You Gotta Get a Gimmick: King Lear

 

 

 

Glenda Jackson

 

 

 

By Samuel L. Leiter

 

The Playbill calls this hoary classic William Shakespeare’s King Lear, as if we needed to be reminded who wrote it. And, perhaps we do, since this latest entry in the modern dress-revival sweepstakes could just as well be called Sam Gold’s King Lear, in honor of Gold’s gimmick-burdened production.

The smartest gimmick any director can create when reviving Shakespeare is (regardless of the period chosen) to stage it (heaven forfend!) so that it actually creates the illusion of real people in recognizable—even if symbolically so—surroundings. Instead, as here, we get distracting casting, knives and pistols for swords, camo gear and rifles for military scenes, sets that are neither interiors or exteriors and tell us nothing of where the action is taking place, and a full panoply of decisions that, while often clever, are more likely to shine a light on the director than the play.

As the song says, “Kid, you gotta get a gimmick if you want to get ahead.” Productions like this one are like a stripper making her tassels twirl in opposite directions.

Gold’s King Lear, of course, is built around the great Glenda Jackson as the monarch. I’ve loved Jackson since I saw her on Broadway in 1965 as Charlotte Corday in Peter Brook’s magnificent staging of Marat/Sade, and fully supported her recent Tony win in Three Tall Women. But, let’s be honest. Regardless of the fact that other women have played Lear, and that Jackson is surprisingly sturdy for an 82-year-old (many fine male actors of that age haven’t got her stamina), she’s still a frail-looking presence who, regardless of how incisively she speaks Lear’s words, has nothing in the least bit manly about her, and can do little to create even a soupçon of illusion.

 

Jayne Houdyshell, Glenda Jackson

 

She’s “King” Lear here, not “Queen” Lear, with no concession to her gender. (Ditto Jane Houdyshell’s Gloucester). At the end, when Lear traditionally carries the dead Cordelia (Ruth Wilson) in his arms (provided she’s not too large), this production skips the business. Wilson, in fact, slender as she is, looks more capable of carrying Lear than vice-versa.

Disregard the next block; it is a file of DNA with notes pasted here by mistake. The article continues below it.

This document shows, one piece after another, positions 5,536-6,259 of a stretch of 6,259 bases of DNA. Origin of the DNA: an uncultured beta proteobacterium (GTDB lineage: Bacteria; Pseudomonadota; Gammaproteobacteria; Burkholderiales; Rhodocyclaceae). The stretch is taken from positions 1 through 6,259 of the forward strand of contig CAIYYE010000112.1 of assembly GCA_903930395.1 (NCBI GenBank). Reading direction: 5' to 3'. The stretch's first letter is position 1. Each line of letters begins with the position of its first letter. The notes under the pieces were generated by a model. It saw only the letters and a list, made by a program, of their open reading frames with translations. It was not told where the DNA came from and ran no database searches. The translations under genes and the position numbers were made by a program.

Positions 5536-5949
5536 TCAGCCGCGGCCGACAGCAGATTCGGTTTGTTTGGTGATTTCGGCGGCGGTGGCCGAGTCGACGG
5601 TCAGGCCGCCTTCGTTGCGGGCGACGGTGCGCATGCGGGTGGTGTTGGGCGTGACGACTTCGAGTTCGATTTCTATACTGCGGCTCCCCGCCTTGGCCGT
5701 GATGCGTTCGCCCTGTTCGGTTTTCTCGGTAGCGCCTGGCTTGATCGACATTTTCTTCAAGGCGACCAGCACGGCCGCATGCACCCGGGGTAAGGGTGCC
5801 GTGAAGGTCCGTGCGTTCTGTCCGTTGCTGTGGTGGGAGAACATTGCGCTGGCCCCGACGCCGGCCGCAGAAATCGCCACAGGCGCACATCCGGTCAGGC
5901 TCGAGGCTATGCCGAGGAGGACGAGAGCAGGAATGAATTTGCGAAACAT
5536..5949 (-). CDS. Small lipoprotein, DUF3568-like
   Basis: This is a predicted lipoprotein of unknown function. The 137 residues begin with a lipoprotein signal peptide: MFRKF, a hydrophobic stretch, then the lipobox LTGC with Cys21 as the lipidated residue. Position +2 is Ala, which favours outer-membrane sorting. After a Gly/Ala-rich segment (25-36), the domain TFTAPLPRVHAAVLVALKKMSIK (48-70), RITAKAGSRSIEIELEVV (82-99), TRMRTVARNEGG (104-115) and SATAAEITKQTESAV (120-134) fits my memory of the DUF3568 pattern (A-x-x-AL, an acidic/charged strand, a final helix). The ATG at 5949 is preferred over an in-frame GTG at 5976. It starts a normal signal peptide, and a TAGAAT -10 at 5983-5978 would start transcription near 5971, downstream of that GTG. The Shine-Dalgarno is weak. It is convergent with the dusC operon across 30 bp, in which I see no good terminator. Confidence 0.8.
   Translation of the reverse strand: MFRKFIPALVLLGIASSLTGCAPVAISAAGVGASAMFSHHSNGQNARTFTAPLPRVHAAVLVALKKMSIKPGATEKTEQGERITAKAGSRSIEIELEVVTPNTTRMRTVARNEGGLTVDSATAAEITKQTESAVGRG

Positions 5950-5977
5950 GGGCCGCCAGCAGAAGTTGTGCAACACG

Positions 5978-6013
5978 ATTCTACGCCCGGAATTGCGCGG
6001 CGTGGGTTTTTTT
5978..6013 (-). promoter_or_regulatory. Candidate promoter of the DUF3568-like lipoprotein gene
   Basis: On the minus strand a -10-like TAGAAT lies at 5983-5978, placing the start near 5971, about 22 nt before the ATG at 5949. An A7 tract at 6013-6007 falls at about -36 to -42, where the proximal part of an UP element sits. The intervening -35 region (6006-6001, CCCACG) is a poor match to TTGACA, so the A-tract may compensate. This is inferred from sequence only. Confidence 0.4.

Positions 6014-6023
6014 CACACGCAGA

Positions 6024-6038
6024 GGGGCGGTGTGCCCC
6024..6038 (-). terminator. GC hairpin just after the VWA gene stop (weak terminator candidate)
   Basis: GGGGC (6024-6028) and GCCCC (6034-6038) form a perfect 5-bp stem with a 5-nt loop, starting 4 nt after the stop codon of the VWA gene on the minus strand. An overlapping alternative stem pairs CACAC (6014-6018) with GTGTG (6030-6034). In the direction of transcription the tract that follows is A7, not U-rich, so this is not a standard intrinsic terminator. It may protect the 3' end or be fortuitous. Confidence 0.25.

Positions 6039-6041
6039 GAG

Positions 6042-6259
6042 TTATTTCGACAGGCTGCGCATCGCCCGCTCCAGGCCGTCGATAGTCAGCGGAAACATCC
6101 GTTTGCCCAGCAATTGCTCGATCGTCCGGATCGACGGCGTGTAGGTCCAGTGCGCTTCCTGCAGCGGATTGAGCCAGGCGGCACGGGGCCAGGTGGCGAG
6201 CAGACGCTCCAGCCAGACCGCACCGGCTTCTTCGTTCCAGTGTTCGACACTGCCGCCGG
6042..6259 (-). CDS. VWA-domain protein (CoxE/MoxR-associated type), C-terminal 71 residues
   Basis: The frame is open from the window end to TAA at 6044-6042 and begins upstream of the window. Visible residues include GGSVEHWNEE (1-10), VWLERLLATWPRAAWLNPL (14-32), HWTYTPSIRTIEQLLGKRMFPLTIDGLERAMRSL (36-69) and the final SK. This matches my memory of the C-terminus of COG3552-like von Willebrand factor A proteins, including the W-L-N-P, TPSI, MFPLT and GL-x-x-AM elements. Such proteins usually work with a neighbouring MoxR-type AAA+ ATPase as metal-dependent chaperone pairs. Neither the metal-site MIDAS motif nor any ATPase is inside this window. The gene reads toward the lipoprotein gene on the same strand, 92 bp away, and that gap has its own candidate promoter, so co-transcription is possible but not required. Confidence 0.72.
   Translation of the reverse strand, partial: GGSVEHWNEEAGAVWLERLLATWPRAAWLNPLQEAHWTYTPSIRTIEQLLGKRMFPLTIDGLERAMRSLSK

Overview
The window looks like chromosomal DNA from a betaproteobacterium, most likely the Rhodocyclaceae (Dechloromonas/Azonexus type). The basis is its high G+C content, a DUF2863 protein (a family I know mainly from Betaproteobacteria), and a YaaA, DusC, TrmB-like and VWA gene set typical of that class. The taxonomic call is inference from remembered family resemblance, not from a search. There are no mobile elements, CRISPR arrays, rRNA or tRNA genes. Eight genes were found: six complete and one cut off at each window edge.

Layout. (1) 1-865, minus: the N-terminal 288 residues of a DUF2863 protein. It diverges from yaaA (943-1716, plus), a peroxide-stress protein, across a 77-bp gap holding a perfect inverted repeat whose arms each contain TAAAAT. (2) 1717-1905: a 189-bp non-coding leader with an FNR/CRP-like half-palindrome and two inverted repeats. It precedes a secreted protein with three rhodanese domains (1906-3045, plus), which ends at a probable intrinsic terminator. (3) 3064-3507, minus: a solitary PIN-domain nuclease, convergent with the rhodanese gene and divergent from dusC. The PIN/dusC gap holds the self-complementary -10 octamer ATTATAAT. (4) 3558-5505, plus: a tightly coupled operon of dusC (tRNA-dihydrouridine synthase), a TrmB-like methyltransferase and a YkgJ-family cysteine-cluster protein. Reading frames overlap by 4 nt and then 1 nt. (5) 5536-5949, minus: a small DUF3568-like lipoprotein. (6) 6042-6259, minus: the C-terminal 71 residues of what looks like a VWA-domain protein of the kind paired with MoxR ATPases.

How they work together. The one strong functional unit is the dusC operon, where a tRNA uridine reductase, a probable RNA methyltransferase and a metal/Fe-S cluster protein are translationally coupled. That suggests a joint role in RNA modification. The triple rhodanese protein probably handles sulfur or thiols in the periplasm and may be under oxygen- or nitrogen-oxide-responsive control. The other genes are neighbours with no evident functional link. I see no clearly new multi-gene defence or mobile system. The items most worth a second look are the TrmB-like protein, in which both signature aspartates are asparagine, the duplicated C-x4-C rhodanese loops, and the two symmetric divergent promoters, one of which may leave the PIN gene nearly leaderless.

And, for all the microscopically precise intonations and readings Jackson gives the lines, accompanied by enough rolling r’s to build a railroad, her Lear is, from the start, a sneeringly dyspeptic leader, with a streak of sarcasm but little of the royal magnanimity that would make a rough hewn, loyal servant like Kent (John Douglas Thompson) follow him so slavishly. Only late in the play, when Lear goes mad and appears in rags with a crown of wildflowers, does the softened, chastised character begin to affect us. Unfortunately, Lear now seems more an octogenarian Ophelia than an antiquated Lear.

Miriam Buether’s set is a sleek, box-like, gold-plated, three-walled, meeting room with long tables and a reflective ceiling with recessed lighting that serves for both indoor and outdoor scenes. It makes little sense (a bare, wooden stage would have been better) but Jane Cox’s multi-colored lighting does all it can to invest it with variety. Supplementing it is a gold curtain for the storm scene; when it rises, it discloses the same room, now looking like a hurricane swept through and turned its tables, chairs, and accessories into a consumerist junkpile.

No matter where the action is set—those who don’t know the plot will surely be confused—a quartet of formally dressed musicians (two violins, a viola, and a cellist) take up changeable positions to play original music by Philip Glass. Meanwhile, Gold is busy piling up directorial jeux, some reminding us of what sexual fools these mortals are.

 

Ruth Wilson, Glenda Jackson, John Douglas Thompson

 

For example, we get to see the naked legs of Lear’s wicked daughter, Goneril (Elizabeth Marvel) spring up among the detritus as Gloucester’s evil son, Edmund (Sean Carvajal), vigorously plows her, after which she puts on her panties, reaches into them to retrieve a taste of honey, and places her anointed finger on Edmund’s lusty lips. Nor is the other wicked sister, Regan (Aisling O’Sullivan), a slutty slouch, as witness her grabbing Edmund’s hand and placing it inside her pants for quickie gratification.

This is a three-and-a-half-hour production in which the Duke of Cornwall (Russell Harvard) is a deaf man in kilts, his lines (except for a few imprecations) both voiced and signed by an aide (Michael Arden); one in which Edmund’s maligned brother, Edgar (Pedro Pascal), breaks into Spanish during one of his Poor Tom scenes; and one in which Cordelia need not be carried on because it’s apparently easier to open flaps in the ceiling so her slim, black-garbed corpse, with a rope around her neck, can be flown in for Lear to embrace once she’s safely on the ground.

These and other intrusions make it difficult to appraise performances that must compete, often by overacting, with so much “creative” excess. In general, the acting is solid and clearly-spoken. Wilson’s Cordelia is no wispy sentimentalist; her reluctance to cater to Lear’s inquiry about which daughter loves him best reveals a chip on her shoulder that makes you wonder why he’d even bother asking. She doubles as the Fool, and gives him a superior interpretation, making him a memorably Chaplinesque Cockney in a performance both feeling and funny.

At the end, as the deaths and gimmicks pile up around King Lear, it’s impossible not to view the proceedings as a showcase for anything but the play. It’s a parody, in fact, of what happens when a Shakespeare director pulls all the stops out, till they call the cops out.

 

 

William Shakespeare’s King Lear. Through July 7 at the Cort Theatre (138 W. 48th Street, between Sixth and Seventh Avenues). Three and a half hours, one intermission. www.kinglearonbroadway.com

 

 

Photos: Brigitte Lacombe

 

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